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Ask the Nutritionist: Dr. Getty's Forum for Equine Nutrition

   Welcome to my forum. 

Here you will find more than 6 years of questions and my answers. It is searchable and offers a great deal of information. 

Currently, I am discontinuing new questions. This may change in the future, but in the meantime, please know that It has been a true pleasure serving you. 

Take a look at my Nutrition Library and Tips of the Month for a variety of answers on selected topics. Be sure to sign up for my monthly e-newsletter, Forage for Thought

I also have a growing number of recordings on "Teleseminars on Nutrition Topics that Concern You" as well as the new, Spotlight on Equine Nutrition Series -- printed versions of favorite teleseminars.

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All the best,

 Dr. Getty 


Ask the Nutritionist: Dr. Getty's Forum for Equine Nutrition
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Re: soft soles, thinnng mane and tail

Hello Susan and Doreen,

Soft soles, in my opinion, are a symptom that the horse is not getting all the nutrients that he needs. You see, horses use nutrients in order of priority -- the priority being to stay alive. So, the vital organs (liver, lungs, heart, kidneys, etc.) are fed first. Then, if there are nutrients remaining, the horse can feed the tissues that are not necessary to support life such as hooves, hair, joints, etc.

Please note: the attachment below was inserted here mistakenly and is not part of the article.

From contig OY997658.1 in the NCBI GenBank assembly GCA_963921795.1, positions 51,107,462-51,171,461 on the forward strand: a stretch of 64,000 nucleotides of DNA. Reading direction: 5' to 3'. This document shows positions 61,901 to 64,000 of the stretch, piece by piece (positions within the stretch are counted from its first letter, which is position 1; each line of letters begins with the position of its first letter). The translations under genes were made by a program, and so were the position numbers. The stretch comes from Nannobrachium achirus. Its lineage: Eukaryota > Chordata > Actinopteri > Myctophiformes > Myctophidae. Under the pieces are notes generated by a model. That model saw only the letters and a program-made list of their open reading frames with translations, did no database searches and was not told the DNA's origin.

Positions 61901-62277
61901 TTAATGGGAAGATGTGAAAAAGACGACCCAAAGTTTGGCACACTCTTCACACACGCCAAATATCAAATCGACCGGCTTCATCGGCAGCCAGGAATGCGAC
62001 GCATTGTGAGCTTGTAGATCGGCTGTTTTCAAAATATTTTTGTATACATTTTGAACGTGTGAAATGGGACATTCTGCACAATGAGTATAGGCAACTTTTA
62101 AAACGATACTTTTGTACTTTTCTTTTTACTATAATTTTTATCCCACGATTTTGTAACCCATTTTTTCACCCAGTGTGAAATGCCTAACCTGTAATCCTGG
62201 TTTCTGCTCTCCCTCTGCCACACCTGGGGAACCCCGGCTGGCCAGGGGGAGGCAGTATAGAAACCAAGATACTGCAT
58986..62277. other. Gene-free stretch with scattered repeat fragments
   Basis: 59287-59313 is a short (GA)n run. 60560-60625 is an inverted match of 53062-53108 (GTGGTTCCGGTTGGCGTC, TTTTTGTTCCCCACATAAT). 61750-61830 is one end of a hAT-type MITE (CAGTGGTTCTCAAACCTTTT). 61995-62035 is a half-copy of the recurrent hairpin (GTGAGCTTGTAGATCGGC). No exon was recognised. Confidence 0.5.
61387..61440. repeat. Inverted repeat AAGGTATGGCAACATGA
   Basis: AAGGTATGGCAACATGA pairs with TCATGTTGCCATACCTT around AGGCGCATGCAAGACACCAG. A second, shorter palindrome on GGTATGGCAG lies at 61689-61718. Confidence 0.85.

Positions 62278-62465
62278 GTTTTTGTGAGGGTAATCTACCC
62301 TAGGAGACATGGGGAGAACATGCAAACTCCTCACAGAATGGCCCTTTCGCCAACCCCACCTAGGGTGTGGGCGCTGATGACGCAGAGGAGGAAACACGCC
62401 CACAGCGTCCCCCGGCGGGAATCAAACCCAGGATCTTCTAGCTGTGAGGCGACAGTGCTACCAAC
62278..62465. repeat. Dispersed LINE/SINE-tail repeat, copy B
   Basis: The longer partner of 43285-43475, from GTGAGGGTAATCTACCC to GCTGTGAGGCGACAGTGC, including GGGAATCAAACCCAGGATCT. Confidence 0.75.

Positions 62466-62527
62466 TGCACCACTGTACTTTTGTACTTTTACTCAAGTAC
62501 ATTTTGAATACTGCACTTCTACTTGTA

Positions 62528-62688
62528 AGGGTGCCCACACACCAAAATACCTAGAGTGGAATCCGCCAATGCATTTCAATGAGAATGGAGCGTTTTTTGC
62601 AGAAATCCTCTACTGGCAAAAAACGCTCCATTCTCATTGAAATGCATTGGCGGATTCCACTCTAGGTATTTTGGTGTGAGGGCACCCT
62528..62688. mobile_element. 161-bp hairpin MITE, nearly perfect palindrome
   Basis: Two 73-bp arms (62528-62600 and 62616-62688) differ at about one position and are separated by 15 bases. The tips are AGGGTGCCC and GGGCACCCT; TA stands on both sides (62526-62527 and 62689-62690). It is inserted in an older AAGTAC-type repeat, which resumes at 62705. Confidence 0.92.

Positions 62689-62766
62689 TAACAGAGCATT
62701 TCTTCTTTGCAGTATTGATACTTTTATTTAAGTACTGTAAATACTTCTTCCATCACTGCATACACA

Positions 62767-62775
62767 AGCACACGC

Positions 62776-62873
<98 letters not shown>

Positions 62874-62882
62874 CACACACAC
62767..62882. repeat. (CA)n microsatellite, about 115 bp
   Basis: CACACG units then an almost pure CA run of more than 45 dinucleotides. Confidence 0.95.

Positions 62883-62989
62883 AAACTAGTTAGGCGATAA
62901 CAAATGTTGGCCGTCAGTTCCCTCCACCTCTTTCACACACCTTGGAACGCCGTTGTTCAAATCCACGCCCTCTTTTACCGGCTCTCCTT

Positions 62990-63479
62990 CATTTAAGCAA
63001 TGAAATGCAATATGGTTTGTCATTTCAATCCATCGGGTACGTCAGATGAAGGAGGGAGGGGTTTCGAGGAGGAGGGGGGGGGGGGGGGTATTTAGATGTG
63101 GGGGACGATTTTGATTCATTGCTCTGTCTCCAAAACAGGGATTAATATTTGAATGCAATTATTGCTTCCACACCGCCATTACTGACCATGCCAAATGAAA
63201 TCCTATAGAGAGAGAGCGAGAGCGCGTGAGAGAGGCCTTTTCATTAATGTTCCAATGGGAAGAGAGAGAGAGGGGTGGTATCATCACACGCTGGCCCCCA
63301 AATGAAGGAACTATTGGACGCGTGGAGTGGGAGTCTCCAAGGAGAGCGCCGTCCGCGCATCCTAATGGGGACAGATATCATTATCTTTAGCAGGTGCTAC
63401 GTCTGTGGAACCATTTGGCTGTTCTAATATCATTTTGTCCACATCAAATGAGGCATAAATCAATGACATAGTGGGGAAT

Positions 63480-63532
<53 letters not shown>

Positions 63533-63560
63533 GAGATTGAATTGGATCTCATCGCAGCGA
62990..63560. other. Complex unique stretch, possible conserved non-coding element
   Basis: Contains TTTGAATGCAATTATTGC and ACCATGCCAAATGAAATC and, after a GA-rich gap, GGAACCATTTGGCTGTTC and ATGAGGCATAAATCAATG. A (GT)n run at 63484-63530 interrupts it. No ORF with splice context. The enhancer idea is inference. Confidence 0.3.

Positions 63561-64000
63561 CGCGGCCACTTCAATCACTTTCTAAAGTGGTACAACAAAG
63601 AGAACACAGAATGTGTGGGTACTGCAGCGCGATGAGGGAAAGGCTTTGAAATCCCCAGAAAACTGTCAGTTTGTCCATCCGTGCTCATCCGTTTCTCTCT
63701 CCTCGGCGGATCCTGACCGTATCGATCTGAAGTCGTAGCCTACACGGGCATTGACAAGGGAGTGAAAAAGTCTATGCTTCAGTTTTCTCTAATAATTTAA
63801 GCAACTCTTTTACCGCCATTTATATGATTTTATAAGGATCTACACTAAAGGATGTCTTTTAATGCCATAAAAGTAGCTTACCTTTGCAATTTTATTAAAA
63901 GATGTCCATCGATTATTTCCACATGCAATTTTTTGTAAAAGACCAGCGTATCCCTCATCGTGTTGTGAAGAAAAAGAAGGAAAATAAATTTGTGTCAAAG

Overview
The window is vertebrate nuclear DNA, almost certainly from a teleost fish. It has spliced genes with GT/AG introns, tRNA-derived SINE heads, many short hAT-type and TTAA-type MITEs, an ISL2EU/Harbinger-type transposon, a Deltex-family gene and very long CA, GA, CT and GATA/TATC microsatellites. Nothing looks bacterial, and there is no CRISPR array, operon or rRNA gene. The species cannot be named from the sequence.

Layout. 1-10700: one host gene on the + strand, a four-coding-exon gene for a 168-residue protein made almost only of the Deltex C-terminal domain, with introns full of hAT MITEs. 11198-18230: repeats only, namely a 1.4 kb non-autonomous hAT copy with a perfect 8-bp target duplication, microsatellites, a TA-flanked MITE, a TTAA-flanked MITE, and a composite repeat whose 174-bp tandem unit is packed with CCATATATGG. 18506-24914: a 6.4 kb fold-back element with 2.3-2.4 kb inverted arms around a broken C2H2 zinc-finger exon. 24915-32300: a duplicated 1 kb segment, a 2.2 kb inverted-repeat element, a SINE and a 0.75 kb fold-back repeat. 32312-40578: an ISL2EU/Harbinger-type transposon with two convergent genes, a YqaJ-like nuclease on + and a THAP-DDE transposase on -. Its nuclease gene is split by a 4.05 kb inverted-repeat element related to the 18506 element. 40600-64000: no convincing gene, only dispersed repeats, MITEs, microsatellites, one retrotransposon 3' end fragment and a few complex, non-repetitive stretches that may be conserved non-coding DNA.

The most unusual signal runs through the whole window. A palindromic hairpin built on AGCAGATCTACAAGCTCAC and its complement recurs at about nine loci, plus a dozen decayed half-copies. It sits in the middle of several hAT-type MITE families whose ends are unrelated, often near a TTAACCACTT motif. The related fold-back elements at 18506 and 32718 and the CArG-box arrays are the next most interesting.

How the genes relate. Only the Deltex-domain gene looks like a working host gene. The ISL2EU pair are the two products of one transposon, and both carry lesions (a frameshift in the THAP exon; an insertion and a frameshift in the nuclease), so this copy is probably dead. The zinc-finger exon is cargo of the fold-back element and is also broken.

So, the first approach is to examine the entire diet. I do not believe that too much vitamin E is causing the problem. However, I don't feel that overdosing is a good idea, either, as with any nutrient.

Start by evaluating the foundation of the diet -- forage. Make sure that your horse is getting all that he wants and that he doesn't run out. If he has an empty stomach, he could develop an ulcer, but in this scenario, the acid that the stomach is always producing, will damage the hindgut bacteria. When that microbial population is compromised, it leads to a "leaky gut" and toxins can enter the bloodstream and affect the feet.

But getting back to nutrients... check to see that the hay you are feeding is balanced with minerals, that there is adequate protein, and that it is not too high in sugar and starch. Make sure that your horse is getting enough high quality protein -- grass hay, alone, will not give him the building blocks he needs to build healthy tissue. Adding alfalfa will definitely help.

And then, keep in mind that hay has virtually no vitamin content or omega 3s left. So, flaxseed meal, plus a vitamin/mineral supplement or a flaxseed meal based supplement such as Glanzen Complete, is well worth it.

The goal is to fill in all the nutritional gaps, while keeping the digestive tract healthy. A probiotic is also useful to keep the hindgut microbes healthy.

This is an overview. If you find that you need me to take a detailed look at your situations, please consider setting up a personal phone visit. That way I can spend time with you going over everything -- the big picture -- to customize a plan.

All the best,

Dr. Getty
Author of Feed Your Horse Like A Horse

Hi, Doreen. Just curious - do you happen to be supplementing with Vitamin E, and if so, how much and for how long? (trying to see if the farrier may be onto something with a connection between Vitamin E and his soft soles).

Where are you from? Bayfield, CO